You lose the privileges of F or J status and become subject to deportation. You immediately lose all work authorization, you cannot change your status, and you may be denied visas and re-entry to the United States in the future.

Can a person who is “out of status” regain legal status?
Possibly, through “reinstatement,” but only if you were the victim of circumstances beyond your control or if you can show that failure to be reinstated would do you grave harm, and only if you were out of status for less than five months.

How will New Mexico Tech help students with SEVIS compliance?
Tech is committed to assisting you in ways that prevent status violations from occurring. As always, we prefer to spend our time and energy educating our international participants rather than trying to fix a situation after a violation has occurred. This is now more important than ever, because reinstatement is almost impossible to obtain. Please see the ADVISORY NOTE regarding the basic rules for maintaining F1/F2 or J1/J2 status.

What happens if New Mexico Tech fails to comply with SEVIS?
The government will be auditing each institution’s SEVIS compliance every two years. Failure to comply with federal regulations could result in Tech’s loss of certification to accept and educate international students.

Will SEVIS benefit students in any way?
Actually, yes. Once the system is fully implemented, students can expect that immigration forms will be produced faster, that applications for benefits such as practical training employment authorization will be simpler and approved more quickly, and that entry or re-entry into the United States will proceed more smoothly.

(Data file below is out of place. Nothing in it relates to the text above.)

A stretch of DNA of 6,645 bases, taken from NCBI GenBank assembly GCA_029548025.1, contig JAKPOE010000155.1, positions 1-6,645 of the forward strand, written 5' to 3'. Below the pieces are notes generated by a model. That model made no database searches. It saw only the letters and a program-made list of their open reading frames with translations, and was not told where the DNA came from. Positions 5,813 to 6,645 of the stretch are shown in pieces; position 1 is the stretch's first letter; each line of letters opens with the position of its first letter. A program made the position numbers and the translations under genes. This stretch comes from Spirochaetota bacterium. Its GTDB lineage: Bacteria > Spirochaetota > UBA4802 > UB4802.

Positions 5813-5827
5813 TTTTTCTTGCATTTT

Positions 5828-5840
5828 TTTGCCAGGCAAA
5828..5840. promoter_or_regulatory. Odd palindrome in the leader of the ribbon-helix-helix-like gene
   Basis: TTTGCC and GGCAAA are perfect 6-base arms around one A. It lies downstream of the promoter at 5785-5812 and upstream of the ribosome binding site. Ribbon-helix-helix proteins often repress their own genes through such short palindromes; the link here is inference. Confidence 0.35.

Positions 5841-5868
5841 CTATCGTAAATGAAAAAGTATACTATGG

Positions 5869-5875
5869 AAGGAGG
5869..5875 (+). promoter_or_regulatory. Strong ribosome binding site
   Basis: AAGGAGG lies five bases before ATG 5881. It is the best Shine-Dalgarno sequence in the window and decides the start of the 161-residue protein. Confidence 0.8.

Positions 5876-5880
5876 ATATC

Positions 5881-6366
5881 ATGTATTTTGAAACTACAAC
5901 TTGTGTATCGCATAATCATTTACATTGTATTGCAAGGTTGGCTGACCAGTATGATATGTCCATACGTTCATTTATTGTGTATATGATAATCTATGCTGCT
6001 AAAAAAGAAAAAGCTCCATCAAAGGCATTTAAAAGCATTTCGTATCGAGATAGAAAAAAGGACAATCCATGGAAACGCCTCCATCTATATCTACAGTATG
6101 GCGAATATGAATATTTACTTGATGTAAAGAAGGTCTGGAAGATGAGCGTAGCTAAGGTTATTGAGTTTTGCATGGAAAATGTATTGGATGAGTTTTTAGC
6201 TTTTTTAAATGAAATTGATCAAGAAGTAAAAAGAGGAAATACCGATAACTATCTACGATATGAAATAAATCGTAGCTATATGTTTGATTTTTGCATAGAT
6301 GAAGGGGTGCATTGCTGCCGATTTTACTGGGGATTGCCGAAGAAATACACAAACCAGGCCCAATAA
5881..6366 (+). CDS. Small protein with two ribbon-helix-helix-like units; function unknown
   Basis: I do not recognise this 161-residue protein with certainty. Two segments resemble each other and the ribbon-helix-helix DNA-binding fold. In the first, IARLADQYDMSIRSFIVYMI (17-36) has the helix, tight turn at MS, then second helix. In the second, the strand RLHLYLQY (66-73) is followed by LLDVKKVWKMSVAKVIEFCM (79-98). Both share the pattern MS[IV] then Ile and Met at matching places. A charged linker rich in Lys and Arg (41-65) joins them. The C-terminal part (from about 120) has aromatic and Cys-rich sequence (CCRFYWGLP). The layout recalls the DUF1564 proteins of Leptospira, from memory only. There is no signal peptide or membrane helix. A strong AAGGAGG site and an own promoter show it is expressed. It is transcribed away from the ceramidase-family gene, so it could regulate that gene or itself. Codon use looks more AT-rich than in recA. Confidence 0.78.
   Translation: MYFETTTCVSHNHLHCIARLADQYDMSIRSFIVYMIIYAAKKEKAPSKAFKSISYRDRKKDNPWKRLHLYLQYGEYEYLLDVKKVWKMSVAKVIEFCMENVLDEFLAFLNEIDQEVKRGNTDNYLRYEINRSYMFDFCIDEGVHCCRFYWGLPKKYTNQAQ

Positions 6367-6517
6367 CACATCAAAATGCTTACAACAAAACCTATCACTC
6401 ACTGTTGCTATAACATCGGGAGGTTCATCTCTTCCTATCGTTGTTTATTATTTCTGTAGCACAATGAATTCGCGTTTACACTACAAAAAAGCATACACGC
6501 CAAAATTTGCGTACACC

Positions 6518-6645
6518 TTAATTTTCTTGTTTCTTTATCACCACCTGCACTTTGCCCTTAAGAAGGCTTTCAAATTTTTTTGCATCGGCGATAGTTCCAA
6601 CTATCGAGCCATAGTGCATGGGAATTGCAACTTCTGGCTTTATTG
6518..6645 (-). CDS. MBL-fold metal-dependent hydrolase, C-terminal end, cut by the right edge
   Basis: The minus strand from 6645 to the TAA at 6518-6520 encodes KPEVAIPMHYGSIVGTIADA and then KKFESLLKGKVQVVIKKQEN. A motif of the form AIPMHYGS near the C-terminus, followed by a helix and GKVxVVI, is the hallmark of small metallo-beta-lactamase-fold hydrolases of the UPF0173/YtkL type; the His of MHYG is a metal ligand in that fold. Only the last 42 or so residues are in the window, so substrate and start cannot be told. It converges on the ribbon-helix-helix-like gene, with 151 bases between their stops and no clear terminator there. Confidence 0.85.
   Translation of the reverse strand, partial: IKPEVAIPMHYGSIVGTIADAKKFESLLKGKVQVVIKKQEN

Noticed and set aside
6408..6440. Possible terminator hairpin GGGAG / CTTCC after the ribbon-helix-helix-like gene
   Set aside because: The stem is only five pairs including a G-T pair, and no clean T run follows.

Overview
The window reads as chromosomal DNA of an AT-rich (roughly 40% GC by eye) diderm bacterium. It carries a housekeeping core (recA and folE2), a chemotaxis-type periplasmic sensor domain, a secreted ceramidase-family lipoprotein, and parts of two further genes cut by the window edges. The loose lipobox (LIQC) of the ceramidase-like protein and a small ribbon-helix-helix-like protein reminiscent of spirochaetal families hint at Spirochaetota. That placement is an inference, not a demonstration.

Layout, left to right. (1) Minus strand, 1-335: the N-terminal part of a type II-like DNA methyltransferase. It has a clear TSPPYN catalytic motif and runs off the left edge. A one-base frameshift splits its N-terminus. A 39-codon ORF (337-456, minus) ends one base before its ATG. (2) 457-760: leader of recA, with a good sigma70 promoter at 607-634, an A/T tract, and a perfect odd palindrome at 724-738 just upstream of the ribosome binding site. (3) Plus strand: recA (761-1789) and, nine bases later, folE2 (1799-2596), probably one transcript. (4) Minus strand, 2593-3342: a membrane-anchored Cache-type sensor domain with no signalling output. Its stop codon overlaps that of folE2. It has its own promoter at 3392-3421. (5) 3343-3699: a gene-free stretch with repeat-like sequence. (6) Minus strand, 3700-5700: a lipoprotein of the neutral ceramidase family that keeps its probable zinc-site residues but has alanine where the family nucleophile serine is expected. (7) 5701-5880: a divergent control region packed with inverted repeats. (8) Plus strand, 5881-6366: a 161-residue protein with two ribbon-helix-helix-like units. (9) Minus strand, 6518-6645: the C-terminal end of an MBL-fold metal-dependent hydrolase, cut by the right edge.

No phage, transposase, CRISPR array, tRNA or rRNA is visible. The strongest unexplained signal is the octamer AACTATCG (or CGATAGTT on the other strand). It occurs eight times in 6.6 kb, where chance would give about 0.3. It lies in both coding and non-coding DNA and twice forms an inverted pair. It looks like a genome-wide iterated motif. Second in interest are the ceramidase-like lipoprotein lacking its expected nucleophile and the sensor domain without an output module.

What can students do to make things easier?

  • Read all email updates from the Office of International and Exchange Programs and all issues of the International NEWSLETTER
  • Study the immigration regulations (ADVISORY NOTES!), learn how to maintain lawful status, and bring your questions to Student Affairs. The six words that cause the most problems are, “My friend at another school says…”
  • Keep all documents up to date. Travel validations, extensions, transfers, and changes in degree programs must be done on SEVIS documents and in a timely manner.
  • Feel free to come to Student Affairs for assistance at any time. New Mexico Tech is a better place because you are here, and we are committed to your success!